Monday, April 7, 2014


Pinyon Publishing in Montrose, Colorado has done its part to promote National Poetry Month this April by producing several notable books of poetry by nationally-acclaimed poets.  Among the outstanding volumes published is a collection of poetry by Stuart Friebert, an audacious poet who will captivate poetry lovers with Floating Heart. This collection features poems of probity and liveliness that pay attention to the familiar and ordinary and will startle readers with their fierceness. The poems are rendered with the exactness of memory, dark humor, and a particular aptness when Friebert describes the changeability of "the floating heart."

Friebert pulls aside the curtain and reveals, with authoritative insight, the foibles of the human heart and the existential attitude that sometimes lies beneath the surface of ordinary people. In "But That the Wicked Turn From Evil Ways and Live," readers can identify with being "a long way from here, closer to Eden, wishes/will amount to nothing. But we don't know how/to get there...It would have been just/the same if there were no God whom we watch/for, expect to return on foot, indignant, to claim/his imperfect children.  But. And. But. And..."  And take a deep breath.

Yet, hope forces its way into the business of survival and shows the emotional power–and poignancy– of Friebert's writing in a short poem featuring the poet's father and mother speaking to the subject of "The Will" they haven't prepared and the mortality they haven't faced --their claim being "there was little wealth,/but enough gaiety; and we were/never done with our food.  Standing/in our socks, starting some old joke./Life being different from death; hoping/we might go on and on and on."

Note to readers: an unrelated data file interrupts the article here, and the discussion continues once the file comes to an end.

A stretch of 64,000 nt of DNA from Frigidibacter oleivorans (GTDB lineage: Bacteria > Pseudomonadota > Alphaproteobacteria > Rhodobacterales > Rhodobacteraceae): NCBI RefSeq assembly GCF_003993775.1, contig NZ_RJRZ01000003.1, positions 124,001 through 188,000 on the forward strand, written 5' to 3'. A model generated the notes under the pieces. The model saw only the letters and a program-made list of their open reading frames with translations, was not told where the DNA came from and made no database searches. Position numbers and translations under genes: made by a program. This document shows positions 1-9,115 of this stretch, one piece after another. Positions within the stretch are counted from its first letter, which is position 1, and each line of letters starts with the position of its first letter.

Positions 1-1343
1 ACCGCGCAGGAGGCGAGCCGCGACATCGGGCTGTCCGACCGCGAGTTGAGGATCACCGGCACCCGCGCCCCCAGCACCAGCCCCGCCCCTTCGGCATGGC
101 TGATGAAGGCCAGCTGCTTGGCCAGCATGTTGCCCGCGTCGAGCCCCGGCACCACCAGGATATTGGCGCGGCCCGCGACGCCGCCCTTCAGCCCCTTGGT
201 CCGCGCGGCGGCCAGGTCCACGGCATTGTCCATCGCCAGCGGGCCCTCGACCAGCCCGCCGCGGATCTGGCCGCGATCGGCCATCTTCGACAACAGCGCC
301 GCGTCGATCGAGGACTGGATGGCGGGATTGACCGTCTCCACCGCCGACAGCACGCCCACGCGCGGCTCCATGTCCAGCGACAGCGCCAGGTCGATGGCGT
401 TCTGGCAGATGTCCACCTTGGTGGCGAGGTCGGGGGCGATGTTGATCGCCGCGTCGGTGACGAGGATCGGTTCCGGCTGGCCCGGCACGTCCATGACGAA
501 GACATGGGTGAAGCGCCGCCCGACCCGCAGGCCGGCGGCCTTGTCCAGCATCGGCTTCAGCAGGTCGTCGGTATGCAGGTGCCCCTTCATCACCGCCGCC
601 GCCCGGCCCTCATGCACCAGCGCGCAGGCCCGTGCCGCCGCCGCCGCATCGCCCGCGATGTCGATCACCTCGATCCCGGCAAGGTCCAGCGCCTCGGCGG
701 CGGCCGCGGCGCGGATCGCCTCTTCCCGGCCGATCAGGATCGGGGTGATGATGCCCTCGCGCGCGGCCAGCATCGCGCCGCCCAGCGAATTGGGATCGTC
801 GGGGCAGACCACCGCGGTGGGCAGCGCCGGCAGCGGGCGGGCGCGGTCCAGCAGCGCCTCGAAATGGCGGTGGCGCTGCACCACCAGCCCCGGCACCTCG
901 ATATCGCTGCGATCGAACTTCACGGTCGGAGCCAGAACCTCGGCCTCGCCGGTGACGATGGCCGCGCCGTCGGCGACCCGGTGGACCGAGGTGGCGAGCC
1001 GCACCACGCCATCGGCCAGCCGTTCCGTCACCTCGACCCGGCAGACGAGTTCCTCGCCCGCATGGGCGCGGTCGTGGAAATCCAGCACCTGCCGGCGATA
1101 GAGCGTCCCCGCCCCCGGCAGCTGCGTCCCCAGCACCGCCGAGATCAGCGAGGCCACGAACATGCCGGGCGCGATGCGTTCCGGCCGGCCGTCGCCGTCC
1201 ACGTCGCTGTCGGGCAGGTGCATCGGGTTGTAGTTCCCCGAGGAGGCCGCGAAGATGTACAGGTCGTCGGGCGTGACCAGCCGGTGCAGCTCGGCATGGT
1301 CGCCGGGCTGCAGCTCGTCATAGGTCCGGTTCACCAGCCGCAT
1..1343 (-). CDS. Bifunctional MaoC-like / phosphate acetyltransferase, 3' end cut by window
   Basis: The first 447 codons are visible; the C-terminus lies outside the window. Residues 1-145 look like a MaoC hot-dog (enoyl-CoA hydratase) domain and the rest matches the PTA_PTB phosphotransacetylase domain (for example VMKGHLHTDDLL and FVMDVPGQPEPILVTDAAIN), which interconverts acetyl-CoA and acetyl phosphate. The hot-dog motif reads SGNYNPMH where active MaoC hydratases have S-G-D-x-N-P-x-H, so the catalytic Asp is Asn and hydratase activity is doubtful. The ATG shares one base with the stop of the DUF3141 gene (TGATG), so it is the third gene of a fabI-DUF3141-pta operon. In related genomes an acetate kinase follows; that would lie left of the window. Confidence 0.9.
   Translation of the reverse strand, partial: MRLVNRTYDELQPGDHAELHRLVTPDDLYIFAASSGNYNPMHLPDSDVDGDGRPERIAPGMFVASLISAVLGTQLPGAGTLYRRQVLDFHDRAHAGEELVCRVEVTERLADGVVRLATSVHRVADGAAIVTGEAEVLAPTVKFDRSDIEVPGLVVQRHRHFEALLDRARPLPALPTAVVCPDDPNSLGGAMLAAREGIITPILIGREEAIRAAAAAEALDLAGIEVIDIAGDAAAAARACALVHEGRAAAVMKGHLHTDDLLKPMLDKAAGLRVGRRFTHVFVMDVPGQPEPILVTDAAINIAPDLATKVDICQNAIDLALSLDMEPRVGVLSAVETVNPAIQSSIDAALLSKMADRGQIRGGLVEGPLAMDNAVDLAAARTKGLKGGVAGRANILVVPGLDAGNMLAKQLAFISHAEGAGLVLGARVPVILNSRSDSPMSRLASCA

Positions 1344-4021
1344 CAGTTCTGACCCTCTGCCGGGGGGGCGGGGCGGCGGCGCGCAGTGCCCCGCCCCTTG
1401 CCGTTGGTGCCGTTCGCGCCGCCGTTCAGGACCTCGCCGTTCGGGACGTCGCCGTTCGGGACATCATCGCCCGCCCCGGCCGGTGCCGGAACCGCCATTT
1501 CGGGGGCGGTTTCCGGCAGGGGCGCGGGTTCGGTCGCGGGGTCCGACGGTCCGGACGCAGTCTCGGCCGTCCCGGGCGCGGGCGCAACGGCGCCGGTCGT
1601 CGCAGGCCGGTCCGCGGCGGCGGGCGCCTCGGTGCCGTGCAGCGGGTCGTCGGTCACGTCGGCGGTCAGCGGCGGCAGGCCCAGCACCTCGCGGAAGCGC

Friebert is at his most masterfully wry in "Pink Of the Evening," poking fun at authors Gertrude Stein and Ernest Hemingway, leading off with the choice line of "Pink is as pink supposes..." with Hemingway coming over to visit Stein for "something to drink, work to show,/advice to get,/but we can't be sure..." And for those of us who know the story, from first to last lines the poem is pure irony because of Hemingway's friendship and eventual bitter parting with Stein. Noteworthy are two laugh aloud lines when Alice Toklas and Stein are discussing whether birds that appear while they're having drinks are ravens or waxwings: "'Who cares?' Gertrude would sigh, 'As/long as Mr. Hemingway won't shoot them'..."  Needless to add that Hemingway shot most creatures that appeared in his gun sights!

To me, the most anguishing poem in Floating Heart is entitled "Near Dachau," a poem that is simply declarative but charged with emotional power as the poet speaks of the Allies arriving "too late" at Dachau and find "the enormous/ditches still smoldering on the far/side of the rusting barbed wire." 

Robust and direct, these portraits of inner moods, authentic and imagined characters, cover the expansive range of a consummate poet's experience. They are alternately serious and hilarious and allow readers to develop a new perspective about death, family, society, and the intimacies of human lives and their "floating hearts."

Stuart Friebert taught at Mt. Holyoke College, Harvard, and Oberlin College where he founded and directed Oberlin's Creative Writing Program until retiring in 1997. He also taught at this college, co-founded Field Magazine, the Field Translation Series, and Oberlin College Press. He has published a dozen books of poems, ten volumes of translations, prose stories, memoir pieces, and critical essays. He has received an N.E.A. Fellowship in poetry and numerous awards for poems and translations, including the Four Way Book Award for Funeral Pie.

Floating Heart is available at Pinyon Publishing, 23847 V66 Trail, Montrose, Colorado 81403.

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